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German Romanticism

Here you will find more information about the history of the Romanticism and our themed tours about it.

German Romanticism

On the road with princes and composers and on the trail of the blue flower

Romanticism developed primarily in Germany around 1800 – as a stylistic epoch in art and literature – following on from the Age of Classics and the Enlightenment. In the 17th and 18th centuries, “Romance” or “romantic” still meant “occurring in a novel” in a disparaging sense. To many, the Romanticism mindset was seen as a backward-looking current that attached greater importance to the mysterious, the mystical and the urge for religious refuges, in contrast to the achievements of the Enlightenment. Romantic currents also existed in other countries such as Italy, France and England. Due to the rather unique development in Germany, this epoch is specifically referred to as “German Romanticism”. In the late 18th century, the meaning of Romanticism as a term changed – everyday and banal occurrences are exaggerated, mysteriously disguised, exaggerated and rapturous feelings, even unrealistic ideas, are used. Quoting Novalis, the “…ordinary is given quality…” and reality is enchanted.

Historically, the emergence of Romanticism was linked to the cities of Jena, Berlin and Heidelberg. Frankfurt and its environs were the melting pot – from here, universal poetic, emotional, utopian, but also political messages were spread throughout Europe via literature, music, the fine arts and the sciences.

The cultural-historical epoch of Romanticism lasted from the end of the 18th century until well into the 19th century. It expressed itself particularly in the fields of fine arts, literature and music.

In Romantic literature (ca. 1795-1848), a distinction is made between Early Romanticism up to 1804, High Romanticism up to 1815 and Late Romanticism up to 1848. In painting, Late Romanticism lasted until the end of the 19th century, in music until the beginning of the 20th century. The Romanticist perceives a rupture that has divided the world into the world of reason, of “numbers and figures”, according to Novalis, and the world of feeling and the miraculous. The driving force of German Romanticism is a longing, directed towards infinity, for the healing of the world, for the bringing together of opposites into a harmonious whole. Symbolic places and manifestations of this longing are:

Mist-covered forest valleys, medieval monastery ruins, ancient myths and fairy tales, nature, etc.

The central symbol for this longing and its goal is the blue flower, which embodies the romantic search for inner unity, healing and infinity like no other motif.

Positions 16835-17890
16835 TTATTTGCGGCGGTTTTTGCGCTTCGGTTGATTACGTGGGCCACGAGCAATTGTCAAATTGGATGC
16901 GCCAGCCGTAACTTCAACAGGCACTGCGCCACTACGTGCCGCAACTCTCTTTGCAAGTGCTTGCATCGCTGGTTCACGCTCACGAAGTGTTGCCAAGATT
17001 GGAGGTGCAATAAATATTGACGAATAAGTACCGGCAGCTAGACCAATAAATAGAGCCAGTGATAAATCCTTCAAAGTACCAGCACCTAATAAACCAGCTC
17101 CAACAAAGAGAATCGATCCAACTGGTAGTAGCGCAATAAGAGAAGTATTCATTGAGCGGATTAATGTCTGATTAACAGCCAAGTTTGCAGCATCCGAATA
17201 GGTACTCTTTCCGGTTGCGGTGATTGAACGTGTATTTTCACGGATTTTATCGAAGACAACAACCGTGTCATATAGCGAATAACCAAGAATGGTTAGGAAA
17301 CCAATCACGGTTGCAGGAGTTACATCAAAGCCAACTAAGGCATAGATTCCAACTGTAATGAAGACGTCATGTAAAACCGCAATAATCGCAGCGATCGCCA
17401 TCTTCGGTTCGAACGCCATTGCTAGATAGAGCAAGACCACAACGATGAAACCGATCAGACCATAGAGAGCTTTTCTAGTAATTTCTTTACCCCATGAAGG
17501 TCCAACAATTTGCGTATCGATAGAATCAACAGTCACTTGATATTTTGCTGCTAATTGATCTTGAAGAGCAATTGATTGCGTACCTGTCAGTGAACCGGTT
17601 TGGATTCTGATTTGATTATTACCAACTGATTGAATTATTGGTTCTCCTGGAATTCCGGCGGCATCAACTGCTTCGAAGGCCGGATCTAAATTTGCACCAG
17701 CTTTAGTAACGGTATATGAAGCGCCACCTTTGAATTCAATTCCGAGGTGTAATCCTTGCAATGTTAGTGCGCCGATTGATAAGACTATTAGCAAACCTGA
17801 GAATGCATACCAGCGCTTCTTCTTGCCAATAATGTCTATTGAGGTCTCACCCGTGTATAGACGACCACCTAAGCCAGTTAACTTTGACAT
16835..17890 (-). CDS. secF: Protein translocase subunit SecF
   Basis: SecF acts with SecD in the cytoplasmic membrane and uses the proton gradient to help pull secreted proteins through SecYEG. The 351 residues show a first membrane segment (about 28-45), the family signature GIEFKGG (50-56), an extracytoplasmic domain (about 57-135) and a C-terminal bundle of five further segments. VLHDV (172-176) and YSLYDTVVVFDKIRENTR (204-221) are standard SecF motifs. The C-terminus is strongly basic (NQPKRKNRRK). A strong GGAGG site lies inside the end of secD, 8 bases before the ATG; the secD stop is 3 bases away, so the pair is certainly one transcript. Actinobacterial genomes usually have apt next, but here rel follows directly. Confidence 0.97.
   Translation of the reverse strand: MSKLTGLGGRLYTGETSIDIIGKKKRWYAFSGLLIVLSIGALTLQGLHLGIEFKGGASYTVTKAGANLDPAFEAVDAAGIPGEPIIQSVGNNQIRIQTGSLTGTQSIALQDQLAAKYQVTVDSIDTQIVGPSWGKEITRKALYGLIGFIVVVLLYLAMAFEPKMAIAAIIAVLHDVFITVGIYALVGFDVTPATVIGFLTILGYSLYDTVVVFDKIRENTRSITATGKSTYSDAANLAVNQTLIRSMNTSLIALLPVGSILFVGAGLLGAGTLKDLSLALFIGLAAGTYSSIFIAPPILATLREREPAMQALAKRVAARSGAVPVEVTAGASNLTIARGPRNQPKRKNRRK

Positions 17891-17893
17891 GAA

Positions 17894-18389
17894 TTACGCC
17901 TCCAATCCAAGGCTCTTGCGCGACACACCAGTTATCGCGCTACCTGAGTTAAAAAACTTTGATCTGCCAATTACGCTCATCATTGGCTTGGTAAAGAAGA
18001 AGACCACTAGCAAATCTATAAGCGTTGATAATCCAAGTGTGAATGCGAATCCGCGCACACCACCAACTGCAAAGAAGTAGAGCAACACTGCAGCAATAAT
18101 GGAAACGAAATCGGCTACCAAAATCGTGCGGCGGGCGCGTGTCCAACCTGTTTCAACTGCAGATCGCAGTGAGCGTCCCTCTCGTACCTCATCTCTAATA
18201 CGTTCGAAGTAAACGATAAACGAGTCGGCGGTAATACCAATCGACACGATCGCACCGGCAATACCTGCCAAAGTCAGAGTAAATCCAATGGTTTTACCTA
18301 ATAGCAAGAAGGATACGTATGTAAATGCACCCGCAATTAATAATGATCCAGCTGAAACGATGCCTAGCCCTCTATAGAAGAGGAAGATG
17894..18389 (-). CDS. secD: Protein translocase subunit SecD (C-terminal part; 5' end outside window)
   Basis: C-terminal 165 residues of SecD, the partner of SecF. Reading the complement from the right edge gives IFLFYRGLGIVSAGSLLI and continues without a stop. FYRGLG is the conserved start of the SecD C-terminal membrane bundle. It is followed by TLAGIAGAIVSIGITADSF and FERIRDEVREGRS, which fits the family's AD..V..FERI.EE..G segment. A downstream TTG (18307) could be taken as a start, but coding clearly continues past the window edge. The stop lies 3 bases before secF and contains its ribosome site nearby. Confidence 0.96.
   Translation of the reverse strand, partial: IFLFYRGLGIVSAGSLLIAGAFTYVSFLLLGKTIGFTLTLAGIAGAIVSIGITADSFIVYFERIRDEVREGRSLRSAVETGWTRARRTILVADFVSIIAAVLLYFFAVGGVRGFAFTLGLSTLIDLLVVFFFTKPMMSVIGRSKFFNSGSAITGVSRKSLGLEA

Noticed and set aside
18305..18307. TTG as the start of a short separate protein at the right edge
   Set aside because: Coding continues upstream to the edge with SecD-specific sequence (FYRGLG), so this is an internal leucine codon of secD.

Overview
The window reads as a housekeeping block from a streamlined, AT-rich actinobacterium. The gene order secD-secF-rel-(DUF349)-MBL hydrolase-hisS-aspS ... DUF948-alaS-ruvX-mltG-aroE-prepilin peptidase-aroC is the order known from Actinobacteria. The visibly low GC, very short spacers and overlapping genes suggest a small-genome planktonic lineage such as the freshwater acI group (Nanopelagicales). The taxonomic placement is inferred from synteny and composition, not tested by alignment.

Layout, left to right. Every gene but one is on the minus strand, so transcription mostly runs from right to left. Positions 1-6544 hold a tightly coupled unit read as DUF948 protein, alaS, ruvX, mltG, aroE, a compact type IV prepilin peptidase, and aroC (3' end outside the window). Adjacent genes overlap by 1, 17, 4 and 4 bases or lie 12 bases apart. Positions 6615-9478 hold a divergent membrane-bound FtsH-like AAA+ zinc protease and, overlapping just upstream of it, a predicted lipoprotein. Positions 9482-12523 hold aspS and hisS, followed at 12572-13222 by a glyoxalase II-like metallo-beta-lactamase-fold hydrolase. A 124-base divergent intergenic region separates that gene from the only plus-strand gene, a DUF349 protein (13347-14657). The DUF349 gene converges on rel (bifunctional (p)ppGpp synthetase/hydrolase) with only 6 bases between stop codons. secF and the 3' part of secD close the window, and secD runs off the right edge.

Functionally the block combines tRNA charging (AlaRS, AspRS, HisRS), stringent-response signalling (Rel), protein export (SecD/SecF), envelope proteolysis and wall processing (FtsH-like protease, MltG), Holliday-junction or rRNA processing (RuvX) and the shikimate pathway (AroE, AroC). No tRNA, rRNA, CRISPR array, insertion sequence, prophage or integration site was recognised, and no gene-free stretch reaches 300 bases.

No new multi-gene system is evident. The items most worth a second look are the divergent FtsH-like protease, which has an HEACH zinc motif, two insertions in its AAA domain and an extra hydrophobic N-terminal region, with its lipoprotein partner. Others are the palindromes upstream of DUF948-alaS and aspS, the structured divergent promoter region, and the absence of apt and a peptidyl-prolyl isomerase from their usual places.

“But the blue flower is that which everyone seeks without knowing it himself, call it God, eternity or love.”

Ricarda Huch

In contemporary usage, the words romance and romantic usually denote a sentimental state of feeling, perhaps of longing. Expressions such as “romantic hours” or “romantic wine bar” are typical. The word romance, which originally denoted the literary genre of romance, has become common for a “romantic affair”. This word also reflects the development of the romantic idea from the historical era to the world of today.

Related Romantic Hikes

From 15,30

In the late 19th century, not only the high and moneyed nobility were drawn to Wiesbaden, but also famous artists, for example Johannes Brahms. In the summer of 1883, in his quarters in what is now the Schöne Aussicht, he completed the 3rd Symphony in F major here, which he himself called his “Wiesbaden Symphony”.

The “ Romanticism Rhine Main” – app

With the app, which is available for iPhone and Android, you can track down places and areas in the Rhine-Main region by mobile phone and immerse yourself authentically in the world of Romanticism through offerings in literature, art, history and nature – with texts, pictures, audio pieces and much more. Sites of the past and present can be discovered in a whole new way from the perspective of the epoch companions of Novalis, Clemens Brentano or the Brothers Grimm.

For the first time, the culture app summarises the significance of the RhineMain region for Romanticism and takes you on its trail to gardens, parks, landscapes, castles and fortresses, towns, museums and monuments. Continuously expanded with new offers, you will be accompanied, partly with audio experience, to excursions, events, tours and walks. Detailed information on people, diaries, travelogues and poems round off the range of

Further information about the app

Watch a short video about the app

Download the app to your Android-Smartphone

Download the app to your iPhone

cult-touren in cooperation with:

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Blue flower

If you visit enough stations and collect virtual blue flowers on site, you can expect interesting perks such as visitor magazines, reduced and free admission, books, insights into complementary research and vegetables from Seligenstadt Abbey.

Sources: Wikipedia, Romanticism Rhine Main App, State Palaces and Gardens of Hesse.